Alaska’s largest grocery stores may merge

Will it bring lower prices or will consumers be at the mercy of a corporate giant?

Fred Meyer and Carrs Safeway stores are often close to each other. This is in Palmer on the Palmer-Wasilla Highway. Photo by Kaycee Davis

Kroger and Albertsons, the parent companies of Fred Meyer and Carrs, are planning to merge. According to the Department of Labor and Workforce Development, Carrs/Safeway Alaska Division (operating under Albertsons) and Fred Meyer (operating under Kroger) were third and fourth place in the list of private employers in Alaska in 2010. lists Kroger and Albertsons in fourth and fifth places in their top grocers, bested on both charts by Wal-Mart.

Kroger’s website says, “Kroger has a long track record of lowering prices, improving the customer experience and investing in its associates and communities.”  The new chain will be able to have near complete  monopolistic control of Alaskan food markets in Alaska’s largest cities.

The Washington Post wrote: “The combined company could pose a competitive threat to Walmart and Amazon, the retail and e-commerce giants that wield massive power in the grocery market. Kroger and Albertsons are two of the largest grocery store chains in the United States.”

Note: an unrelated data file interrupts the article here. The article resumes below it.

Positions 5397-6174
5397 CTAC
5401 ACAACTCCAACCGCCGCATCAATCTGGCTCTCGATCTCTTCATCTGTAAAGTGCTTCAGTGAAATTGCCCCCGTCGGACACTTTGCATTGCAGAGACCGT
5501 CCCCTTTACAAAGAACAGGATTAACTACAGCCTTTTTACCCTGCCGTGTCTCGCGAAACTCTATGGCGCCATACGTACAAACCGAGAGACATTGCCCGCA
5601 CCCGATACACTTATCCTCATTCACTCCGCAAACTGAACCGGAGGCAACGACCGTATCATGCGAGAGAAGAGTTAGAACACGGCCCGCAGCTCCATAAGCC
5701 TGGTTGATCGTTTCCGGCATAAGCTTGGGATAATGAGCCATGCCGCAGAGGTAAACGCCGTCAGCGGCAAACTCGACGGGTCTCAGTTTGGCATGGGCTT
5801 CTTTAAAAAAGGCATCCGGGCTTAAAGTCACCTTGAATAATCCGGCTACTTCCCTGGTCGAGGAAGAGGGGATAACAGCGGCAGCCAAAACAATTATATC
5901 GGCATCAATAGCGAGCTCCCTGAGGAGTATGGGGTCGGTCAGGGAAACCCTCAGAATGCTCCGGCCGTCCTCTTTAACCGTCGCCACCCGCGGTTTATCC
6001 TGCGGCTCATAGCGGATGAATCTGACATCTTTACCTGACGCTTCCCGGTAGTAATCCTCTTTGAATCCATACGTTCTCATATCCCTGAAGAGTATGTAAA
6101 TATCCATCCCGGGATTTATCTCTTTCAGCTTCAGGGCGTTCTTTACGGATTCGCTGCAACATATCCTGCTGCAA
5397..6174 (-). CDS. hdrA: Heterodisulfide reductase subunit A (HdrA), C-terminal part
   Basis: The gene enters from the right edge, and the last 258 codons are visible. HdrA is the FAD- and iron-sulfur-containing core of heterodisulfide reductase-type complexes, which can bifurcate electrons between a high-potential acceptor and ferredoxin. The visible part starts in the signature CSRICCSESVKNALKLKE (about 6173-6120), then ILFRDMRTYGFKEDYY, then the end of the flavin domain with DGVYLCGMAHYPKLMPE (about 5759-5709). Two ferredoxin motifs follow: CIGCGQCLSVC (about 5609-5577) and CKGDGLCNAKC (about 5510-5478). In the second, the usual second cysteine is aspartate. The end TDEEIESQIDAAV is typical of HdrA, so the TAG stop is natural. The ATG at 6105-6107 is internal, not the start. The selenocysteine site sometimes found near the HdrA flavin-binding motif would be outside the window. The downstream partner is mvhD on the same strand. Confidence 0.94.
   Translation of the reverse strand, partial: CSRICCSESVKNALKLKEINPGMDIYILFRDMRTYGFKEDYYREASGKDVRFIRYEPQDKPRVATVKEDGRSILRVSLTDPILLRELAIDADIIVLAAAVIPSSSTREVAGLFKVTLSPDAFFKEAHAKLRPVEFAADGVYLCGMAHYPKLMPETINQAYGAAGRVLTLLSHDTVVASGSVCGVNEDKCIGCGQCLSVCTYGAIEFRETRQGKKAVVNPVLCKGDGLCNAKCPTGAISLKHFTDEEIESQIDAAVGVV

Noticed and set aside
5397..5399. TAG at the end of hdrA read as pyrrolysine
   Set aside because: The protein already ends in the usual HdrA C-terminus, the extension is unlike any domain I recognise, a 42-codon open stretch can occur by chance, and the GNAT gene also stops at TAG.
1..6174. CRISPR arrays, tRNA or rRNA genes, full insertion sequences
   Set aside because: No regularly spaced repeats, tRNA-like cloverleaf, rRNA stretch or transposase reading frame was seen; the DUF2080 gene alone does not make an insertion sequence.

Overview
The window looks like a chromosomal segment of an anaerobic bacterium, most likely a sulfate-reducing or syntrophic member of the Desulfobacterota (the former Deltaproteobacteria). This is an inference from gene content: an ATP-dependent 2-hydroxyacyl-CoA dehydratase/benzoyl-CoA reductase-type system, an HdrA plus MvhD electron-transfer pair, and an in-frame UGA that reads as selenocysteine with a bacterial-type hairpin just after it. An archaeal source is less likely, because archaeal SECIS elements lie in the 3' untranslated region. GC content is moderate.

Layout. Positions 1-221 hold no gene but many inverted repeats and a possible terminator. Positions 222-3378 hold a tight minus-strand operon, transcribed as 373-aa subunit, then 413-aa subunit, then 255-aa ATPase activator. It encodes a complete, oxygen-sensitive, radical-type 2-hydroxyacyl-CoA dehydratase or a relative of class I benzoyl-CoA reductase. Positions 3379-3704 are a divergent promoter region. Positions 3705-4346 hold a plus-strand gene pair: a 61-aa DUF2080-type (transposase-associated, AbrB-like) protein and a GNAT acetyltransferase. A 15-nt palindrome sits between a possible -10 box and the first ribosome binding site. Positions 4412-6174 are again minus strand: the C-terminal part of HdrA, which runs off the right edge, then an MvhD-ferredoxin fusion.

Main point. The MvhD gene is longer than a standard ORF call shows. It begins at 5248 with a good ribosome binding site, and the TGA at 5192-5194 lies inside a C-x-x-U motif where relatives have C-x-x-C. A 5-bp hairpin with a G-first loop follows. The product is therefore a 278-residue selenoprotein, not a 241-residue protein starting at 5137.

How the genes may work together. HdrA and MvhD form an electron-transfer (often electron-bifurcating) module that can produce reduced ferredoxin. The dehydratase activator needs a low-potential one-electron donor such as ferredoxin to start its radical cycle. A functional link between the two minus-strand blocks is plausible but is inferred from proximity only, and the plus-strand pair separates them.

The merger is raising eyebrows, particularly those of Sen. Bernie Sanders (I-Vt.), who has spoken out against corporate mergers. He wrote in a tweet, “At a time when food prices are soaring as a result of corporate greed, it would be an absolute disaster to allow Kroger, the 2nd largest grocery store in America, to merge with Albertsons, the 4th largest grocery store in America.”

“Grocery chains had been hit hard during the pandemic and supply chain crunches”, wrote the Washington Post, and the deal has been “facing bipartisan scrutiny.”

In a place such as Alaska, where Fred Meyer and Carrs-Safeway stores are often literally on opposite corners facing each other, it is a concern as to whether or not both stores will remain open. Alaska Business wrote, “As a condition of Safeway’s 1999 takeover of Carrs, several locations were divested, none of which remain in the grocery business today.”

Another concern is how this will affect the employees at the two groceries. According to Alaska Business, “Fred Meyer stores employ more than 3,300 Alaskans; Carrs-Safeway employs almost 3,000 at twenty-four stores statewide.”

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